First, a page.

Because of this, farming has been pushed to the forefront, gaining ground fiercely. I had a chance to interview Julia Laforge the coordinator for the upcoming workshop – Exploring The New Farm Dream.
Apt613: First off, tell me a little about yourself and how you got started with this workshop.
Julia: My name is Julia Laforge and I’m the outreach coordinator and farmer training coordinator at Just Food. I started at Just Food last fall after finishing my Master’s in Geography at the University of Ottawa where I looked at 1930s Saskatchewan farmers who adapted to the drought during the Great Depression. Through my studies, I developed a keener interest in agricultural and food issues in Canada and when this job became available at Just Food, I was thrilled to get it.
Just Food is a partner in the FarmON Alliance, a provincial group that organizes around recruiting and maintaining new farmers. Currently, a young farmer is defined as someone younger than 45, so in a few years we may have a shortage of farmers. It used to be that young farmers were the children of farm families, but this is no longer the case, as many new farmers today are considered ‘city-kids.’ They are interested in growing food and spending time outside, but they didn’t grow up on a farm. This workshop is to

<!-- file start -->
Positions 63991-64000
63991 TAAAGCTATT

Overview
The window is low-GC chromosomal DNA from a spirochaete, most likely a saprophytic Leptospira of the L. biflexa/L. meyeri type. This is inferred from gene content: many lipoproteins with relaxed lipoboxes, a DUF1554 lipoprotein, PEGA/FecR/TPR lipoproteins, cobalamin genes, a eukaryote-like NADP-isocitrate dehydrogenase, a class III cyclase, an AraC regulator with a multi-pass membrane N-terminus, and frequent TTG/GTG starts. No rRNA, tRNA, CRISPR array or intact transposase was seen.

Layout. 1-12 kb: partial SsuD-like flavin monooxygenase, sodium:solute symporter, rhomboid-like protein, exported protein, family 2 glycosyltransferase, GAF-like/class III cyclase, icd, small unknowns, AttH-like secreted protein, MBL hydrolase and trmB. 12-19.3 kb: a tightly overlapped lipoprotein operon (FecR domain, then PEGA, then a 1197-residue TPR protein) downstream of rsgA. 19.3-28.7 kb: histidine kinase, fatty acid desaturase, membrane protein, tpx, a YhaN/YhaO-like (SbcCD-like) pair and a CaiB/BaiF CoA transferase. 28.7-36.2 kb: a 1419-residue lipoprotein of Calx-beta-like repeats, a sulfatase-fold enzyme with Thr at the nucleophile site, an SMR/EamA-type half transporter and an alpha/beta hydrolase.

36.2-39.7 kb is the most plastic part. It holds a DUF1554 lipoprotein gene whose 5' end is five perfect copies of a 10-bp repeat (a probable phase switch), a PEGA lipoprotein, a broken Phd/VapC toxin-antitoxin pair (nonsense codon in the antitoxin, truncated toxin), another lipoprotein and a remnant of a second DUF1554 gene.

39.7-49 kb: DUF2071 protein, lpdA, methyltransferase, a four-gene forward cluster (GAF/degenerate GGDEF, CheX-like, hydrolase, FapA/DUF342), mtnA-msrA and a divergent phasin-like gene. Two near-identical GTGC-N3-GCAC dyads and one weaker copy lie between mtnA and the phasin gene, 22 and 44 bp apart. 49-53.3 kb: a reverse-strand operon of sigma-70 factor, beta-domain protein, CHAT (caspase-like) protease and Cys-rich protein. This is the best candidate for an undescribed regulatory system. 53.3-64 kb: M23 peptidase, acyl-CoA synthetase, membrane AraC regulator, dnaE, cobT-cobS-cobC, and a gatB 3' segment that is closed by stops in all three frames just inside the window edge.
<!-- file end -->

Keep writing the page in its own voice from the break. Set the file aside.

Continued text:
help out people like that who are interested in farming, but don’t have much experience and are unsure where they should get started.
Apt613: For those who don’t know, what is Just Food and what can you tell us about them?